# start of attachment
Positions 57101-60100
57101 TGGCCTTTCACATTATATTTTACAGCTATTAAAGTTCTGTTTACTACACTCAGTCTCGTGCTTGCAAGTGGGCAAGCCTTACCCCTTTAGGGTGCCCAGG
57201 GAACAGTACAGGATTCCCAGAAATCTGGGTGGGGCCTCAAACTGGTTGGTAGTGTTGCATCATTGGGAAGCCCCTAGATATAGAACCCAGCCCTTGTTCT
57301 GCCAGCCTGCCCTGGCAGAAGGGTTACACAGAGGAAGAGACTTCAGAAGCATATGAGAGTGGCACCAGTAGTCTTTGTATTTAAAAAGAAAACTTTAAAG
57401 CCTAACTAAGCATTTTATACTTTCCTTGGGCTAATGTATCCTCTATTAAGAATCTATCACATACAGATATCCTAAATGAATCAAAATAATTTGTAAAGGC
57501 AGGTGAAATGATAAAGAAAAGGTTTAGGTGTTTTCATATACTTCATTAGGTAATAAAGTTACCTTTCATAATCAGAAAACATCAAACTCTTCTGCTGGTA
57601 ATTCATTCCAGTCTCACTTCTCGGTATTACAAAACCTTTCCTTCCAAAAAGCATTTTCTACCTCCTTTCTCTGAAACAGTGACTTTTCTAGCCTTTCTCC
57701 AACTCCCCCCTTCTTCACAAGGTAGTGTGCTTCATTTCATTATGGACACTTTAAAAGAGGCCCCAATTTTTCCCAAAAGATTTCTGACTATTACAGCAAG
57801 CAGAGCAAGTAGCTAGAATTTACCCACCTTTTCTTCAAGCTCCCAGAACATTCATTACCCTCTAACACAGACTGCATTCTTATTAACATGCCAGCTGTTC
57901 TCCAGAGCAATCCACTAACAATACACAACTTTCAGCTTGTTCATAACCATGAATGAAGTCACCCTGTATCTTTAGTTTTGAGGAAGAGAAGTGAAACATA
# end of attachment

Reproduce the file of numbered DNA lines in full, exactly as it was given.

Positions 57101-60100
57101 TGGCCTTTCACATTATATTTTACAGCTATTAAAGTTCTGTTTACTACACTCAGTCTCGTGCTTGCAAGTGGGCAAGCCTTACCCCTTTAGGGTGCCCAGG
57201 GAACAGTACAGGATTCCCAGAAATCTGGGTGGGGCCTCAAACTGGTTGGTAGTGTTGCATCATTGGGAAGCCCCTAGATATAGAACCCAGCCCTTGTTCT
57301 GCCAGCCTGCCCTGGCAGAAGGGTTACACAGAGGAAGAGACTTCAGAAGCATATGAGAGTGGCACCAGTAGTCTTTGTATTTAAAAAGAAAACTTTAAAG
57401 CCTAACTAAGCATTTTATACTTTCCTTGGGCTAATGTATCCTCTATTAAGAATCTATCACATACAGATATCCTAAATGAATCAAAATAATTTGTAAAGGC
57501 AGGTGAAATGATAAAGAAAAGGTTTAGGTGTTTTCATATACTTCATTAGGTAATAAAGTTACCTTTCATAATCAGAAAACATCAAACTCTTCTGCTGGTA
57601 ATTCATTCCAGTCTCACTTCTCGGTATTACAAAACCTTTCCTTCCAAAAAGCATTTTCTACCTCCTTTCTCTGAAACAGTGACTTTTCTAGCCTTTCTCC
57701 AACTCCCCCCTTCTTCACAAGGTAGTGTGCTTCATTTCATTATGGACACTTTAAAAGAGGCCCCAATTTTTCCCAAAAGATTTCTGACTATTACAGCAAG
57801 CAGAGCAAGTAGCTAGAATTTACCCACCTTTTCTTCAAGCTCCCAGAACATTCATTACCCTCTAACACAGACTGCATTCTTATTAACATGCCAGCTGTTC
57901 TCCAGAGCAATCCACTAACAATACACAACTTTCAGCTTGTTCATAACCATGAATGAAGTCACCCTGTATCTTTAGTTTTGAGGAAGAGAAGTGAAACATA